Feed grain trader faces $290k fine after employee deaths

By Aerin Einstein-Curtis contact

- Last updated on GMT

© GettyImages/mihalec
© GettyImages/mihalec

Related tags: Osha, grain bin, grain management

The Andersons, Inc. is facing a $291,716 fine for safety violations following an investigation into the deaths of two employees inside a grain storage facility.

The US Department of Labor’s Occupational Safety and Health Administration (OSHA) cited​the Ohio-based grain management and crop production company on Thursday [January 16] following an investigation into a situation where two company employees were killed.

Joshua Stone, 29, and James Heilman, 56, died after they were engulfed in grain while reportedly removing compacted material inside a company storage facility in South Toledo, Ohio in July, according to information reported by the Toledo Blade.  

“Employers are required to follow safety standards and train their workers on grain storage hazards to prevent tragedies such as this,”​ said Loren Sweatt, principal deputy assistant secretary for occupational safety and health. “OSHA has free resources available to help employers understand how to comply with safety and health regulations, as well as worker training to recognize hazards and dangerous working conditions.”

The Andersons, Inc. (Andersons) has 15 days after receiving the citations and penalties to request an informal conference, comply or contest the findings.

“The Andersons has cooperated with OSHA throughout its investigation of this incident and will continue to take steps necessary to assure compliance with OSHA’s safety standards,” ​the company said in a statement provided to us.

“We have just received the OSHA citation and cannot comment any further on it at this time,” ​the company said. “Our team is still deeply shaken by this tragedy as our thoughts and prayers remain with the families of these employees.”

Safety finding details

The company was cited for several safety violations according to information from OSHA.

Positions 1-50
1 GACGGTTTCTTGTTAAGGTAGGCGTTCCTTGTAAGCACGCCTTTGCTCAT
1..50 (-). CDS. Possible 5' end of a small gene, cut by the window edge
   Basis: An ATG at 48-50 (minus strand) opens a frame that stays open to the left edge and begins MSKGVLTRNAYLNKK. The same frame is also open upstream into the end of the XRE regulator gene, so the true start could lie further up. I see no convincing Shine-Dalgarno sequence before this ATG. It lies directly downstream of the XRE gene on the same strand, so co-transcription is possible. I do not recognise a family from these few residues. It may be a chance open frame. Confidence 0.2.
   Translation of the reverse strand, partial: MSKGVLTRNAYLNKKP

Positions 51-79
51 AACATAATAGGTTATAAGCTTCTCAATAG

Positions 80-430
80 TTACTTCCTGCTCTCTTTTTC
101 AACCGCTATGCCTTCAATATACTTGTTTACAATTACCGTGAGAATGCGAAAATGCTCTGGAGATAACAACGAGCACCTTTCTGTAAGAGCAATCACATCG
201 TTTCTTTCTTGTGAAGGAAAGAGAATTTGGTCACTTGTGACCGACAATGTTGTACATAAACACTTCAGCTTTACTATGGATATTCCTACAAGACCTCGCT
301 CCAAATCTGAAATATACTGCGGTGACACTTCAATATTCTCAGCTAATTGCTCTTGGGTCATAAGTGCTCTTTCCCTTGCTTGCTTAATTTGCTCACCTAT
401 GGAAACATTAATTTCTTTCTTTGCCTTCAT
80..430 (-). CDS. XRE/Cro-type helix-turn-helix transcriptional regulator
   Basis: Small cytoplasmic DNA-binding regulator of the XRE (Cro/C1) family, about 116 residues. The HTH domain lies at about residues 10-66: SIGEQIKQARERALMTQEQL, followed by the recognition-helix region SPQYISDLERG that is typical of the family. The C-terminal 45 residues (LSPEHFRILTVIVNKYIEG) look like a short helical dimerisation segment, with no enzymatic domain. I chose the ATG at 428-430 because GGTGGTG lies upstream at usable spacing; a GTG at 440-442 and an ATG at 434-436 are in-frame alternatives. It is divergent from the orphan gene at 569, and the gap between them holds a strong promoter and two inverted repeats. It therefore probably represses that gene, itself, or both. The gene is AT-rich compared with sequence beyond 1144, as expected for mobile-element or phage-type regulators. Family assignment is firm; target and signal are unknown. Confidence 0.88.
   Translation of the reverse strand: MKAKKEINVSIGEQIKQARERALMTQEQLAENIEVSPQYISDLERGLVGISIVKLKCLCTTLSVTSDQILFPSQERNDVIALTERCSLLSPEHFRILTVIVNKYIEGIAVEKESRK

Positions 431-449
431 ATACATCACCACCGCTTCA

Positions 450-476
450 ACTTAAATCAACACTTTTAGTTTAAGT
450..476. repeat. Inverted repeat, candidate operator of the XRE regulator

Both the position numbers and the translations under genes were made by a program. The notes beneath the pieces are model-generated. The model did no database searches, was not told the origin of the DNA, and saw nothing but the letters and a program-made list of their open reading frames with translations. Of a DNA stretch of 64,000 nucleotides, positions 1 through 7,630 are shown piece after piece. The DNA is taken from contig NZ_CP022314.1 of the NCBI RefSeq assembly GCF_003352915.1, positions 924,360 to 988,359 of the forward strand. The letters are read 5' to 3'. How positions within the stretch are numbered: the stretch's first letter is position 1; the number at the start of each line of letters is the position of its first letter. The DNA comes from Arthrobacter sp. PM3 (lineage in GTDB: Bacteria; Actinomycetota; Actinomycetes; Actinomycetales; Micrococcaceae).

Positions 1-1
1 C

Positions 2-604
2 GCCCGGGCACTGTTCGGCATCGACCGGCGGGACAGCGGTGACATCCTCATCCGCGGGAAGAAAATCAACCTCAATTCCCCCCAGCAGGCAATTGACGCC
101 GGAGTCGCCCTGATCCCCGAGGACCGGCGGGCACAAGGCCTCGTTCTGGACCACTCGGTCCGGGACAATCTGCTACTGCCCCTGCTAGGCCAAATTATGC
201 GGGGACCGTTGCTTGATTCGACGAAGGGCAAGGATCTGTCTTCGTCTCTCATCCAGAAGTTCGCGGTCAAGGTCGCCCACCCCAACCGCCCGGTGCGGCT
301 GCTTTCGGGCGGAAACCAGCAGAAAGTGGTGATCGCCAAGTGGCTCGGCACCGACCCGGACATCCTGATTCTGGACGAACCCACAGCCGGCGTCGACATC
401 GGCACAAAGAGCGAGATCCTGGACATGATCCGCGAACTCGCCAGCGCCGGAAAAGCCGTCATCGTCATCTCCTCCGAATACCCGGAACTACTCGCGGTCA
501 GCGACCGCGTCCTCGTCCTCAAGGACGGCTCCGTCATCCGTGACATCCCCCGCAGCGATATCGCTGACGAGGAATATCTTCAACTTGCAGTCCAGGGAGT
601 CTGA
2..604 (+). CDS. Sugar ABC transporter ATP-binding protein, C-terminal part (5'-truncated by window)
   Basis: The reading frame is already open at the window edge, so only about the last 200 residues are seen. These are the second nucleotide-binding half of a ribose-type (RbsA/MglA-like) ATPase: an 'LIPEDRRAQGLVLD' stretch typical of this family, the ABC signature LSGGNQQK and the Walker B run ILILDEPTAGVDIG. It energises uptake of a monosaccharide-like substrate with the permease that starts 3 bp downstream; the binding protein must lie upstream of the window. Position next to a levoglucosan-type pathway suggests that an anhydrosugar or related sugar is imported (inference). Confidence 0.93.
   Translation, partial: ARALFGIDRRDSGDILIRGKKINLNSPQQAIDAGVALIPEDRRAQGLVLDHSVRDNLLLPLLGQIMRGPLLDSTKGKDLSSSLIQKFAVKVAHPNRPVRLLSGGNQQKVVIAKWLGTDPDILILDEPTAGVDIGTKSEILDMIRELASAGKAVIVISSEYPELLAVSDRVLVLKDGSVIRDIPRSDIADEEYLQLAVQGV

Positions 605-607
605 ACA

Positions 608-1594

Andersons reportedly did not have or implement an emergency action plan, the agency said. “Employees were exposed to entrapment and engulfment hazards in that the company’s emergency action plan did not identify the procedures to be taken in the event of a grain entrapment or engulfment,”​ the agency added.

The company failed to have equipment including augers or grain transport equipment turned off or blocked off while employees were walking on or standing in stored grain deep enough to present an engulfment hazard, the agency said.

“On or about July 17, 18 and 19, 2019 the employer did not ensure all grain moving equipment was de-energized and disconnected, locked-out, blocked-off, or otherwise prevented from operating by other equally effective means or methods,” ​the agency said. “Employees entering the flat bottom grain storage tank #486 were exposed to entrapment and engulfment hazards, in that all electrical and hydraulic energy sources such as, but not limited to, the infeed basket valve, hydraulic exit gates, and the underground conveyor, were not effectively locked out and prevented from operating.”

Andersons also exposed employees to entrapment and engulfment hazards by allowing them to enter a grain storage facility where “the accumulation of grain on the sides of the tank could fall and engulf the entrants,”​ OSHA reported. “Employees who entered tank #485 were exposed to entrapment and engulfment hazards in that the heel of the grain was at a height of approximately thirty feet,”​ the agency added.

In addition, the company was censured for exposing employees to trip hazards as it reportedly did not protect employees from “tripping into of stepping into or through”​ holes that were less than 4 feet above a lower level, OSHA said.

“The employer did not ensure employees were protected from tripping into or stepping into or through ay hole that is less than 4 feet above a lower level by a cover or guardrail system,” ​the agency said. “Employees entering Tank #485, a flat bottom grain storage structure, were exposed to a fall of approximately four feet through exit gates located on the floor of the tank.”

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